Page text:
"Playing in a live band is something we’ve always done, since we were young, and for us it’s the most natural way to showcase our music. I also think that it’s dependant on our music style, which in its original live form seems to suit venues over clubs, as well as earlier set times. They’re both important to us though, DJing and live, they just have to be approached individually and correctly."
How did you initially intend your setup to work?
"We’re very proud of running little-to-no backing tracks"
Liam: "On my side there's a Dave Smith Prophet-08 thats run through a Strymon Blue Sky, Korg MS-20 running through Spring Theory Sub Decay, Dave Smith Tempest drum machine going through: Spring Theory Dub Decay; Moog MF Drive and Mooer Delay, Roland SPD-SX through a Space Echo, various shakers, tambourines and a cowbell, Akai MPD266 – controlling a sampler built within Ableton – Novation Launchpad as well a playback rig running Ableton. In the playback rack there is a multitude of DIs, conditioners and interfaces sending and receiving audio and MIDI all over the setup. It’s mostly MIDI and we also run the timecode for our visuals here too."
What are the main challenges in the setup as a whole?
"The main challenge for this setup is preparing the tracks to be able to play them. It requires a lot of time spent programming and bouncing sounds out prior to playing a new song: because there are so many elements to it. Once it’s running it’s a super efficient setup that feels intuitive and has little room for error or malfunction."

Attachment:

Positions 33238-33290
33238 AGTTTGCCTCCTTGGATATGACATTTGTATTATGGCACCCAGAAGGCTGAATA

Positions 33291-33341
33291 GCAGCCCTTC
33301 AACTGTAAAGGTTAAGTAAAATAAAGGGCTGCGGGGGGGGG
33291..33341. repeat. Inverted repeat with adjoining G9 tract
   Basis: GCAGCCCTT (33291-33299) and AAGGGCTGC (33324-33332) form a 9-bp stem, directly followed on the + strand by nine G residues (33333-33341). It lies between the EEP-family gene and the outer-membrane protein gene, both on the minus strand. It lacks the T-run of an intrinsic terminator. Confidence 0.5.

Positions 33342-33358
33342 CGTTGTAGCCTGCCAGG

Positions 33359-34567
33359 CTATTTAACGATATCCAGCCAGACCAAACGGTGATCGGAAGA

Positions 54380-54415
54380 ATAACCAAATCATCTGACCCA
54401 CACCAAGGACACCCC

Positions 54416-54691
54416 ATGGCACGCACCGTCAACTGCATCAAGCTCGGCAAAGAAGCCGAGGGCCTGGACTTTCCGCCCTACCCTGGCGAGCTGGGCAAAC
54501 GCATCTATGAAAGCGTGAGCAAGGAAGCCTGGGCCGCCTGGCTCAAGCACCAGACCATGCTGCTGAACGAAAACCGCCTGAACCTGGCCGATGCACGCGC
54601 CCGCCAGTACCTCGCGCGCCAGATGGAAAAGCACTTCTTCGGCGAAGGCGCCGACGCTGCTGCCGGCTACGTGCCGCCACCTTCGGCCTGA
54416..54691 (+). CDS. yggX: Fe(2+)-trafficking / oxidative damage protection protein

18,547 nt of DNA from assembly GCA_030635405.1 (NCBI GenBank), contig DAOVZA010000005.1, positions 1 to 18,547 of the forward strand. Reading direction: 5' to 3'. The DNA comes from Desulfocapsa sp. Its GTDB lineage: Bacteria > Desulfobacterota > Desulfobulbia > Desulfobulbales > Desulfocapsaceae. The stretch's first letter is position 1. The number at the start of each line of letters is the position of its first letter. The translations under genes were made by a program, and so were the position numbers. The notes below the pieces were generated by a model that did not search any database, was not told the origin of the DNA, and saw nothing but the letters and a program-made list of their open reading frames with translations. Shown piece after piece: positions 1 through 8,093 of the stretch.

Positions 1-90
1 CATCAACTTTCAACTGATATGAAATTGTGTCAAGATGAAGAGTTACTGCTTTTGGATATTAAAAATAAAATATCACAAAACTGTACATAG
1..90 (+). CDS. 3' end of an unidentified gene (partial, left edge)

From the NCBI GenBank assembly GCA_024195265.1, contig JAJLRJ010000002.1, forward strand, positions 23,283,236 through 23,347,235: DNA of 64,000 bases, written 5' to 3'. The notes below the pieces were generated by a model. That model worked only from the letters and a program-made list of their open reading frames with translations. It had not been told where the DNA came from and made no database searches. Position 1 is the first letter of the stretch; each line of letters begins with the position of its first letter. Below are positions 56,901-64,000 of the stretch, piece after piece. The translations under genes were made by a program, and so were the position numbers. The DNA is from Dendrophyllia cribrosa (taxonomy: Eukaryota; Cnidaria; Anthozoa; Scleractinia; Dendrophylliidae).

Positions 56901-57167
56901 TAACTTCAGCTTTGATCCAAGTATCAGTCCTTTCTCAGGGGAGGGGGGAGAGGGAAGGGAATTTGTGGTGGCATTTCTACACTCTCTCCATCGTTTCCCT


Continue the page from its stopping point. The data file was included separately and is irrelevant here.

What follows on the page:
"I think you just gotta have fun with it. When we first built the show for the Portraits tour, there was quite a lot of audio tracks running on the playback and at times it didn’t really feel like we were fully playing the music. There was a disconnection and it resulted in us growing tired of the show quite quickly and feeling a bit stifled with our setup. We started pulling parts off of the track until there was almost nothing left running on the laptop, which made the show much harder to perform but it put the fun and challenge back into it and kept us all fully engaged and connected to the music. Ultimately you just have to have fun with it and challenge yourself. A big tip also would be to understand you kit inside and out."
"I think there are many sides to it. One part would be due to the ease in which people can now perform their music live. For very little money you can grab yourself a computer, a copy of Ableton Live and some kind of sampler/controller and you’re ready to go. The technology is better and cheaper than it’s ever been and that must be playing some part. There is also more suitable spaces for artists to play their music live. Venues have upped their specs a lot and are capable of hosting larger electronic setups. Not too long ago the spec wouldn’t have mattered as much when guitar music was leading the live scene as bands could just turn up and crank their amps up.
"It takes a lot of prep and also a lot of trial and error. Initially, we mostly try and play the songs as they are on the record and then in some cases we develop them further to either suit the live environment better or to suit the live set up better. In terms of what is being played we just sit down and go though the session file of the track and pick off parts that suit our individual setup and discard parts that we think won’t be needed."
"From a practical stand point I’d like to add a redundant laptop set up into the playback rig: to make sure we don’t have any issues with laptops failing us on stage. I’m currently playing an MS-20 mini so I’d like to swap it out for an original one. More guitar pedals are always welcome and we’ve always loved the idea of adding a big marimba into the show!"